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Sex Determination: Why So Many Ways of Doing It?

Figure 4

Schematic overview of some sex determination (SD) mechanisms.

M refers to meiosis, F to fertilization. Haploid stages (n) are indicated as shaded areas and diploid stages (nn) are unshaded. Hermaphrodites: Most flowering plants (and gastropods and earthworms) simultaneously contain both male and female sexual organs (simultaneous hermaphrodites). Many fish and some gastropods and plants are sequential hermaphrodites; clownfish, for example, are born males and change into females, while many wrasses or gobies begin life as females and then change to males. Environmental Sex Determination: In turtles and some other reptiles, sex is determined by incubation temperature of the eggs (temperature-dependent sex determination). Social factors can act as primary sex-determining cues: sexually undifferentiated larvae of the marine green spoonworm that land on unoccupied sea floor develop into females (and grow up to 15 cm long), while larvae that come into contact with females develop into tiny males (1–3 mm long) that live inside the female. Genotypic Sex Determination: Almost all mammals and beetles, many flies and some fish have male heterogamety (XY sex chromosomes), while female heterogamety (ZW sex chromosomes) occurs in birds, snakes, butterflies, and some fish. In mosses or liverworts, separate sexes are only found in the haploid phase of the life cycle of an individual (UV sex chromosomes). In some flowering plants and fish, such as zebrafish, sex is determined by multiple genes (polygenic sex determination). In bees, ants, and wasps, males develop from unfertilized haploid eggs, and females from fertilized diploid eggs (haplodiploidy), while males of many scale insects inactivate or lose their paternal chromosomes (paternal genome elimination). In some species, sex is under the control of cytoplasmic elements, such as intracellular parasites (e.g., Wolbachia) in many insects or mitochondria in many flowering plants (cytoplasmic sex determination). In some flies and crustaceans, all offspring of a particular individual female are either exclusively male or exclusively female (monogeny).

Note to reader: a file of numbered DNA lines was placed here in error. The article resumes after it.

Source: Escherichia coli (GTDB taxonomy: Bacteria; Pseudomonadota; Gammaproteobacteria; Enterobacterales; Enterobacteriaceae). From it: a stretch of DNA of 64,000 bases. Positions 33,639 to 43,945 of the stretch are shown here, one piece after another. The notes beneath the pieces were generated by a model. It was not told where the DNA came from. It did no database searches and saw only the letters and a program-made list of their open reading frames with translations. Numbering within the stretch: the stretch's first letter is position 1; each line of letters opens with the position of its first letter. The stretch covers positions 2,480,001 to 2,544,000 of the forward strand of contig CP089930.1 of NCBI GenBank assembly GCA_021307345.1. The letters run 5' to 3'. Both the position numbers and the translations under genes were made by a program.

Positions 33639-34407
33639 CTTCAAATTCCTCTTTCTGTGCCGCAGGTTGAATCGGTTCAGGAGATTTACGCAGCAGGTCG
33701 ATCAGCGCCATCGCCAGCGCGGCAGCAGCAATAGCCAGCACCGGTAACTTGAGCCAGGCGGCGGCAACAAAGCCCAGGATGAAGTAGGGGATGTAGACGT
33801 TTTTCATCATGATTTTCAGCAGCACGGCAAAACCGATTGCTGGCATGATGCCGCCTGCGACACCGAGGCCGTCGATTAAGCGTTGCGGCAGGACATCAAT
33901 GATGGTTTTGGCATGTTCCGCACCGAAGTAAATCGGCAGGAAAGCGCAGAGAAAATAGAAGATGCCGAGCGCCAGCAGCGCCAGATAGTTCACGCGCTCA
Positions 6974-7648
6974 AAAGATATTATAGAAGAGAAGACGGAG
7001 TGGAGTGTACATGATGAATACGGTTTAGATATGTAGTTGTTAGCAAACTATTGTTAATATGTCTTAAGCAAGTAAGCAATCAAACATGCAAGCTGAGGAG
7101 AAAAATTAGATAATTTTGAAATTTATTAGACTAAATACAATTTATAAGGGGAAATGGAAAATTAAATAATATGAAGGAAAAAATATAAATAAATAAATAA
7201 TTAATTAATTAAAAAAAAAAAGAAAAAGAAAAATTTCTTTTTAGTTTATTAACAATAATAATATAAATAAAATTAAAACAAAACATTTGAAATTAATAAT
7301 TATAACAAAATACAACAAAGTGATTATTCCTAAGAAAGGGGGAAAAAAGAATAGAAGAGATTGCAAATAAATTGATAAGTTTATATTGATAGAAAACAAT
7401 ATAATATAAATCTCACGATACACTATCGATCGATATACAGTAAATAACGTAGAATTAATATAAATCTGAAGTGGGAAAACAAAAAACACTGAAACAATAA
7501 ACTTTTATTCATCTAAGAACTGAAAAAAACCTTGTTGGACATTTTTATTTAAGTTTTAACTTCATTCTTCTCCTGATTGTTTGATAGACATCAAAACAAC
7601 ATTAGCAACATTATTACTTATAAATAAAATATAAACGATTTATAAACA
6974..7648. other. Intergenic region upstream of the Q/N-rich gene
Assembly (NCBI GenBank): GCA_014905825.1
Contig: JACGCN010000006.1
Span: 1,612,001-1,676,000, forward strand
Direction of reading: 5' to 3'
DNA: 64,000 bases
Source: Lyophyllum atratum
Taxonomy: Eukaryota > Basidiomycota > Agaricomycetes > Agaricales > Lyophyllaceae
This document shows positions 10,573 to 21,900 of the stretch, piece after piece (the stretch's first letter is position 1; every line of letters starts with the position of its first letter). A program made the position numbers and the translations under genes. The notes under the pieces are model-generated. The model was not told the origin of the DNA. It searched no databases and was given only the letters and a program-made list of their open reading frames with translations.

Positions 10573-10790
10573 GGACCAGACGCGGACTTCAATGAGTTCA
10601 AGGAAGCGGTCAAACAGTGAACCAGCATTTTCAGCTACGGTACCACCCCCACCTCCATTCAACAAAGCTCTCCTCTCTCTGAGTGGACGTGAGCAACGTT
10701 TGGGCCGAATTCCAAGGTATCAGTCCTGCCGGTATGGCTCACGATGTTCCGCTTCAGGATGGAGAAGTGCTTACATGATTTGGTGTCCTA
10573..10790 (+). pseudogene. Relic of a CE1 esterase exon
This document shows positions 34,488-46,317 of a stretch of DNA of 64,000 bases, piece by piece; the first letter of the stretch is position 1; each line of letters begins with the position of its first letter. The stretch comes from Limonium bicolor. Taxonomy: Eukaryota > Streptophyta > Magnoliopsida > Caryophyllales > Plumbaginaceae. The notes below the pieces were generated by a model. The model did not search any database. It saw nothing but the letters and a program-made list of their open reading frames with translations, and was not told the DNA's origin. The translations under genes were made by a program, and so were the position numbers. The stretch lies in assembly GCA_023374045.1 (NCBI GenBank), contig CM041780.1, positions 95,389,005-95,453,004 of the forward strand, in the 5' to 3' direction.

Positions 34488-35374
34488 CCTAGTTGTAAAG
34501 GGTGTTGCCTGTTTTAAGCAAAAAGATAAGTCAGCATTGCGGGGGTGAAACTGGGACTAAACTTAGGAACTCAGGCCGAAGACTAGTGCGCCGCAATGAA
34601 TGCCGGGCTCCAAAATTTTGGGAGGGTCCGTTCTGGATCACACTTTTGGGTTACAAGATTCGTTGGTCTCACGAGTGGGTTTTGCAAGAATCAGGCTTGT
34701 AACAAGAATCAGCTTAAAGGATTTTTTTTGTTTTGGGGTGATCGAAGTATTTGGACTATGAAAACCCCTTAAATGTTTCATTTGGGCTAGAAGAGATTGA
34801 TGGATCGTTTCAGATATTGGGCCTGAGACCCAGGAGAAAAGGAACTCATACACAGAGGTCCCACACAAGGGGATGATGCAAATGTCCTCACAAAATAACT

Figure 4